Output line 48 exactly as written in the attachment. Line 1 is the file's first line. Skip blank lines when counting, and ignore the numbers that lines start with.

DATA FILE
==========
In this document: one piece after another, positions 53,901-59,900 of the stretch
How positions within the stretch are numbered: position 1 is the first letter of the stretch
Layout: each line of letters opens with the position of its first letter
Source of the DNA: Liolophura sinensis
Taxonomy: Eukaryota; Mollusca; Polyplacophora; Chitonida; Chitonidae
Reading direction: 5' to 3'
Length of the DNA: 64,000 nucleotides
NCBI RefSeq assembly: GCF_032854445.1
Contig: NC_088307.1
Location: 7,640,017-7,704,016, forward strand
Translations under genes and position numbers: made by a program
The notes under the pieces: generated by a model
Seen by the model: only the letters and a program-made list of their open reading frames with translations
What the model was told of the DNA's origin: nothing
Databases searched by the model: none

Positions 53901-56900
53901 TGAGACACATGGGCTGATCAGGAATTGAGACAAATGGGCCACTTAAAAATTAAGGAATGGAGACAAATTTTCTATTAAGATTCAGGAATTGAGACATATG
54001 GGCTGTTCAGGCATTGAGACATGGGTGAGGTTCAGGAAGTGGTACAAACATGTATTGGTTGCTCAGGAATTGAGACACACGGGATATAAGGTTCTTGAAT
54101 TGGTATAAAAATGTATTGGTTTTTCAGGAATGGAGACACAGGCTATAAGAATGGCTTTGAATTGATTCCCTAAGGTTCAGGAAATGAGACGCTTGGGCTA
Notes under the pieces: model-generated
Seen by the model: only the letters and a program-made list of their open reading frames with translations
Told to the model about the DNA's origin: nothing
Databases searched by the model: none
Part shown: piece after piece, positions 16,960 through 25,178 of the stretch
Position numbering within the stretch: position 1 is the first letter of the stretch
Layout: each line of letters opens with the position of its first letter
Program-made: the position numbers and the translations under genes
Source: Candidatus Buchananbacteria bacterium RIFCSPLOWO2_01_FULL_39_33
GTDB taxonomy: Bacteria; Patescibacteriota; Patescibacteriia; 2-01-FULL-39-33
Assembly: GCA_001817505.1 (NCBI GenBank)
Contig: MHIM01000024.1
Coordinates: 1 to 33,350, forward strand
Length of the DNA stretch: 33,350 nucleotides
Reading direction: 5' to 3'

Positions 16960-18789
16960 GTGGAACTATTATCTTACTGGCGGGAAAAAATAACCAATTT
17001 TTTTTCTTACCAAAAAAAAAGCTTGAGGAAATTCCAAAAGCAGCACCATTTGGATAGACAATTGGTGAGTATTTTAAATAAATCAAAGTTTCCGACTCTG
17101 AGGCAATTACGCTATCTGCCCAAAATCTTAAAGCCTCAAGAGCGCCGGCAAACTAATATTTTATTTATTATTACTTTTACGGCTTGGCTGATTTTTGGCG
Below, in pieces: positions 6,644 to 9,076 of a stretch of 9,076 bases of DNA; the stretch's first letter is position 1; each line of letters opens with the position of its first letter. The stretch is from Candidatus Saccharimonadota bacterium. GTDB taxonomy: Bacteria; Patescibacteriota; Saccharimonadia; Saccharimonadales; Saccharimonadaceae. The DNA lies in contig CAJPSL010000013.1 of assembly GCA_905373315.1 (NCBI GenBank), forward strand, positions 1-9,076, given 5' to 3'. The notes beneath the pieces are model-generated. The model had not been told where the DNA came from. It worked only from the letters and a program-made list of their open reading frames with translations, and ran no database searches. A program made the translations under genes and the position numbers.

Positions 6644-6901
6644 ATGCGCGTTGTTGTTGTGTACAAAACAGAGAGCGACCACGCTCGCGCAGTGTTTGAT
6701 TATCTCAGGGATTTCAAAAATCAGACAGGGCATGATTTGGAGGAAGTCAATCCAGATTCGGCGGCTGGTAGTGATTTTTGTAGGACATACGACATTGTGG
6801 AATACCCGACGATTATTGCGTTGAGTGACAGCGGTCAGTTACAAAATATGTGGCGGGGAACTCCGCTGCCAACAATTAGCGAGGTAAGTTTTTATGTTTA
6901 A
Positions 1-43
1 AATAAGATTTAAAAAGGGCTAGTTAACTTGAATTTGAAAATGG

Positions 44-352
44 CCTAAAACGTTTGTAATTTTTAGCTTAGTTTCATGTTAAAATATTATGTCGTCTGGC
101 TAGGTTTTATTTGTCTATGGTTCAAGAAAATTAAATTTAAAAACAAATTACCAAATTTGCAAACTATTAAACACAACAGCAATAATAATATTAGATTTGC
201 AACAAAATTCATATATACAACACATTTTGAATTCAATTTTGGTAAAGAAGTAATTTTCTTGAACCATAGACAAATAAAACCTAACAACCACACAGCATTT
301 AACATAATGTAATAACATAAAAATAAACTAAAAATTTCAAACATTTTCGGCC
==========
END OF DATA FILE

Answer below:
44 CCTAAAACGTTTGTAATTTTTAGCTTAGTTTCATGTTAAAATATTATGTCGTCTGGC